Knowing she was leaving her life as she knew it, that she was starting anew, that she didn't know what was waiting, was all a bit too scary. Too scary for such a little girl you would say. Oh! but you don't know her, not like I do. She is anything but strong, anything but fearless, anything but hopeful, she has a heart made of gold. Even though she did feel a little sting of apprehension, she knew how to hide it well. Like when someone passes you a folded piece of paper under the desk at school, and feeling the Teacher's gaze burning on your shoulders you lift your eyes to find yourself scorned and questioned: that's when you hide it. You hide your feelings, deep, deep inside you, and with a blank innocent face pretend like you have no idea what the fuss is all about. With the same blank face, like it was nobody's business, she went aboard that big and smelly boat. With the same face she waved good-bye to her island, to her northern sea, to her rock giants and green pastures. She waved good bye to the mist, and the salt in the air. She was happy. And sad. But she knew this was right.
The trip was long, it took many weeks. She loved to spend time on the decks, and run a little, give her strong legs something to be achy about. She spent many afternoons, rocked by the sweet lull of the ocean, tucked in her thoughts, dreaming about this foreign and mysterious land she was about to land. Would she make friends soon? Who would come to pick her up? What do people eat in America? Would they have nice porridge? (*sorry again for the porridge reference...I am slightly obsessed!). So many questions, nobody to answer.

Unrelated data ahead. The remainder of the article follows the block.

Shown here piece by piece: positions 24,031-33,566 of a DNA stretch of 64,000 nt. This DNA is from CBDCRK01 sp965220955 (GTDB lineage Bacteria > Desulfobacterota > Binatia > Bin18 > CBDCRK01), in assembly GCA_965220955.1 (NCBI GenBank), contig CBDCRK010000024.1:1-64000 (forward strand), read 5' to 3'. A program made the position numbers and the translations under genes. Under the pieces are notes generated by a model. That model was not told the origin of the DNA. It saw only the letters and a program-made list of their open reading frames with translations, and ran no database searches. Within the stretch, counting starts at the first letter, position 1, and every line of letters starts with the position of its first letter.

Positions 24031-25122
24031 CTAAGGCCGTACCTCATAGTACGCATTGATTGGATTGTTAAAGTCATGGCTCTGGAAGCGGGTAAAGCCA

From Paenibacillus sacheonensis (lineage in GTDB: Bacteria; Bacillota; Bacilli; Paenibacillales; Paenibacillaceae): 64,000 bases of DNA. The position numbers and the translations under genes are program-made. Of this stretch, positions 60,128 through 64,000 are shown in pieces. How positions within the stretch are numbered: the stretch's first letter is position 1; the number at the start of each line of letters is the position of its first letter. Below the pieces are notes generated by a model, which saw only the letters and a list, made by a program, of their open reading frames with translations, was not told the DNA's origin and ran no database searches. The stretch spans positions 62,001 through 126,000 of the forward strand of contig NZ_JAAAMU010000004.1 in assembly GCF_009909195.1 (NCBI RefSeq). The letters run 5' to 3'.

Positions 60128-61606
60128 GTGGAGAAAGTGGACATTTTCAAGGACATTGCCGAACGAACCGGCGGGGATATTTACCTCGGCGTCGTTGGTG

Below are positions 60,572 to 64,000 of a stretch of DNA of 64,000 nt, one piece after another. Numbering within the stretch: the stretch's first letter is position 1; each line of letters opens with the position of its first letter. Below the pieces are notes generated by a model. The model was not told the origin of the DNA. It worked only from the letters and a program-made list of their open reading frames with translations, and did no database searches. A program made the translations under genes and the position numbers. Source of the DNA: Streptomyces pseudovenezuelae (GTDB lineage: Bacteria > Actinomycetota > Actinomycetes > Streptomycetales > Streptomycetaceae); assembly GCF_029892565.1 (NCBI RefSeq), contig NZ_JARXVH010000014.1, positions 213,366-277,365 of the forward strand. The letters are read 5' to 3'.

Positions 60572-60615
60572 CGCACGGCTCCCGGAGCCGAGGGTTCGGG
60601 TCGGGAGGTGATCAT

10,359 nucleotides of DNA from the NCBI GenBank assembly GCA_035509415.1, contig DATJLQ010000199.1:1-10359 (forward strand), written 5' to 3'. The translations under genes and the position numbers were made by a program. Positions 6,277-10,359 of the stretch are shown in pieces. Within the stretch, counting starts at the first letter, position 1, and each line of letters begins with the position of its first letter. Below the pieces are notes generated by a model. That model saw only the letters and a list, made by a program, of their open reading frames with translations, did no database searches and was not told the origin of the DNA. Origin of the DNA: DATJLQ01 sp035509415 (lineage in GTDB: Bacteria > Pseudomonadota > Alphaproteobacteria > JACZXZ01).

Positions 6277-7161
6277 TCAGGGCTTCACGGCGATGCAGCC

After a while she decided to sketch the birds and other animals she saw floating about around the boat. There were some turtles, and dolphins too. She really didn't know what they were at first, but a sailor took it upon himself to greet her every morning, and let her know the names of all those things he knew about the ocean. She became very fond of this kind sailor, and always saved a piece of muffin or tea biscuit for him the next day. He felt better having made a new friend, in this new life of hers. These two became very close, and when the time came to get off the boat, B e l l a was rather sad to say good-bye to the last known person she had just met.
Disembarking on a new land, with new smells, new sights, new streets and ways to do things, is very disconcerting to say the least; but to a child, who sees everything through fresh eyes, it is all magic. What else if not magic? Magic that weaves a new continent, a new country, a new place to call home. Magic that takes you from the place where you land, to a beautiful farm, nestled in the history of those that are soon to envelop you in love and tears of joy. Magic that clothes you and feeds you, and gives you another family, another bed to sleep in, and a new chapter.
Bella crossed the Atlantic all by herself, aboard a boat, to meet a long-lost loving arm of her family. She immigrated to the United States a hundred or so years ago. Bella, the doll, is my interpretation of this particular bit of family history. She is a custom doll, and we will probably let her talk a little next time she comes to see you here. I will see you soon!.